A Siren’s Song of ALF
Alf, like the Naiads Harold Doherty refers to, is a mythical creature. Alf was born initially as a fundraising slogan on a coffee cup or some such on autistics.org and there he remained until a rookie reporter for the Times wrote a rousing if hastily researched piece on autistic advocacy citing Aspies for Freedom and the ‘Autistic Liberation Front’ (Alf). Harold found the article. The thing is, Alf, properly speaking doesn’t exist. The article, however, sparked one of those tangential forays familiar to spectrumites everywhere and Alf became flesh so to speak as a joke too good to pass up.  As is fitting with the lofty aims of the enterprise (think Che Guevara), Alf was conceived in the superhero mould. The fact that few of the participants had access to suitable costumes was brushed aside as mere quibbling. The result is, I think, impressive thanks to the Photoshop expertise of the resident legal eagle on Autadvo, Anne.
I don’t see Alf as a nymph in reverse drag. He’s a stocky character, balding, a slight paunch and a belligerent attitude. He’s not the sort who would bother with vocals on the Med. Far more likely, one would think, that if the occasion were sufficiently provocative, Alf would stride up in his workingman’s boots and deliver a kick where it might do the most good. This lot comes under the heading of serious provocation:
“ Those who oppose any effort to treat, educate or heaven forbid change an autistic child for the better. Do not listen to the siren’s call”. Or…..
“ Parents who seek to help their OWN children, not the ND’ers themselves but their own children, through attempts at cures are vilified by the ND movement. And….
“ They [the sirens] will not help teach him/her to speak and read and brush his/her teeth.”
It’s hard to know where to start. “Cure” is something that implies that there was a biological something to be got over. We don’t as yet have a biological anything that points to the aetiology of autism and therefore an unequivocal path of intervention. We do know that there are a lot of autistic children who were apparently ‘cured’ with a variety of different treatments including biomedical interventions, chelation and
I think there is a case to be made that taking the ‘medically necessary’ path to clamouring for funding for interventions for autism may have been tremendously short sighted. It’s just too easy to shoot holes in the argument and that’s without getting into the demonisation of the entire spectrum to up the pity factor as far as possible, which has some interesting consequences - like wrecking your child’s future in advance, so why did they bother in the first place.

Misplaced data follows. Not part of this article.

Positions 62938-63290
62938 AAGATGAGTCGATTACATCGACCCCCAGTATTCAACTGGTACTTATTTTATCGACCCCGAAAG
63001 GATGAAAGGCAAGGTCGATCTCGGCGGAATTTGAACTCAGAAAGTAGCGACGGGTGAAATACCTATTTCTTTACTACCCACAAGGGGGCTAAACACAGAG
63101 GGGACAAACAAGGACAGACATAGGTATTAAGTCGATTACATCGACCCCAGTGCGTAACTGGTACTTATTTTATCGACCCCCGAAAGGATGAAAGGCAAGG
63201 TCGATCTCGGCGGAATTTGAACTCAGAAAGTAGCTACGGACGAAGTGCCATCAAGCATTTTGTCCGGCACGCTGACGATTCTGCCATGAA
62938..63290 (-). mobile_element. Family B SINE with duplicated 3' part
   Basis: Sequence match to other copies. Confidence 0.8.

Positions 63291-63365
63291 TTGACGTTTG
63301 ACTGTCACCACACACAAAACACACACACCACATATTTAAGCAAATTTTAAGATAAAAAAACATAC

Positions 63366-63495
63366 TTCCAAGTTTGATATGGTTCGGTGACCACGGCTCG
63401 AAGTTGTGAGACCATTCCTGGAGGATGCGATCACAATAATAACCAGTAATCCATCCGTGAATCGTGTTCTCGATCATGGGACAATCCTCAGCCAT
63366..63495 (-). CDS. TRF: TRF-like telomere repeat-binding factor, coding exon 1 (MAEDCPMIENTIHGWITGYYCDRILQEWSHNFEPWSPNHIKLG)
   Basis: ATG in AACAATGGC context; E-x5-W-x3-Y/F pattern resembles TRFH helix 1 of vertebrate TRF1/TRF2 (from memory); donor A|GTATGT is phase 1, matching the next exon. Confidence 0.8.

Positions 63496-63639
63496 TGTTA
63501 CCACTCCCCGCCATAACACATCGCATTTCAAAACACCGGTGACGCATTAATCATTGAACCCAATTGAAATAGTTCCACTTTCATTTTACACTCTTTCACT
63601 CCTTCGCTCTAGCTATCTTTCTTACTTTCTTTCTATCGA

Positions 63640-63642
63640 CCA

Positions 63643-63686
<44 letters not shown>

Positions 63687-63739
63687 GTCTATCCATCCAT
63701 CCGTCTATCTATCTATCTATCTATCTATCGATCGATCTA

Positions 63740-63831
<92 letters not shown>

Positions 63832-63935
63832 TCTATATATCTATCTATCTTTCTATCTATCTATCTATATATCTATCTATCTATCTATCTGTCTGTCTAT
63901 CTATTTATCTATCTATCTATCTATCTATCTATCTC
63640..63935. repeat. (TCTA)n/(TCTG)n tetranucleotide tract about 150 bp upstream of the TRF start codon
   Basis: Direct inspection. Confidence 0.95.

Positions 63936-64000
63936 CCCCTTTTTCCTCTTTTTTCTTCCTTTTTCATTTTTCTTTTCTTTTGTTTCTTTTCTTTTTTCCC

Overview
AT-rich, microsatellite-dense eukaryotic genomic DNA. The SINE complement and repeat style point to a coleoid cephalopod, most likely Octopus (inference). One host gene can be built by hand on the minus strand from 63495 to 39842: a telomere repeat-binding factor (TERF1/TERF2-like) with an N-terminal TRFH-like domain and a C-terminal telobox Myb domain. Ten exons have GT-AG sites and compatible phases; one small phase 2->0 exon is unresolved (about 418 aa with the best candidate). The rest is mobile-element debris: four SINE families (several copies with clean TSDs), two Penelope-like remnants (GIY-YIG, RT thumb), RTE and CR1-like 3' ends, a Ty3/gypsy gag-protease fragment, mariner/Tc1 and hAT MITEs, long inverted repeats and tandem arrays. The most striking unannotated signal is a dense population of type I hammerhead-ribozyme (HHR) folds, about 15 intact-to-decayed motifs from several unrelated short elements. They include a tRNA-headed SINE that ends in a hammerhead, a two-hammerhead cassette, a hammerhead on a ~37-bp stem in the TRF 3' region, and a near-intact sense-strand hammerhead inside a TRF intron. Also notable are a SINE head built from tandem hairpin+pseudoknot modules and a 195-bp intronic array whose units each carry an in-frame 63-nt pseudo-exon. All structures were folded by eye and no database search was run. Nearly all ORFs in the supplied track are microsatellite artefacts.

The argument for ‘treatment’ is better than cure but again, no one that I know of is against treatment per se. The whys and the wherefores however, might be up for debate. Though why that should incense Harold is mystifying. Surely if he’s pushing the position that his ABA should be mandatory, note, not optional, then he’s going to get a debate, like it or not. Best to start here with the things that Harold is convinced that some people don’t want autistics to learn, like to speak, to read and brush their teeth. It a pretty good list on the whole because it covers most of the situations, where to put it bluntly
Dr Morton Ann Gernsbacher of the
The other consideration with language remediation is the proliferation of Verbal Behaviour (VB) programs. The application of behaviour analysis principles to the acquisition of language has no empirical support in the literature as Mark Sundberg pointed out as recently as 2005. The manufactured jargon of it was tackled rather nicely by Noam Chomsky in 1959. Here’s what he had to say about the mand in light of behaviour analytic logic:
“a speaker will not respond properly to the mand Your money or your life (38) unless he has a past history of being killed.”
Why a rational human being would choose
“With the consistent and enthusiastic support of Alex’s teacher assistant and parents, Alex entered Grade 1 at Gulf Shore in September 1993, with the ability to use all of the following means of communication—sign language, gestures, Canon Communicator, picture communication symbols, infrequent vocalizations and an immerging ability to print words”
The second skill that Harold insists that folks don’t want autistics to learn is how to read. His irony meter must be broken. I’m hyperlexic myself and this idiosyncrasy is apparently as common as dirt on the spectrum. Not mind you that the level of reading skill is at the same level of comprehension. No, it is not but I suspect that too much is made of the disparity to protect those normal folks out there. Hyperlexia aside, which is nothing more than an enhanced ability to spot patterns, there are many issues here. What do you do with spectrumites for whom language is a foreign language? One might argue that breaking language tasks down into small bits might be of benefit, but there are two problems with this approach. Primarily, there is no evidence whatsoever that this is the case for autistics, and I might add somewhat forcefully that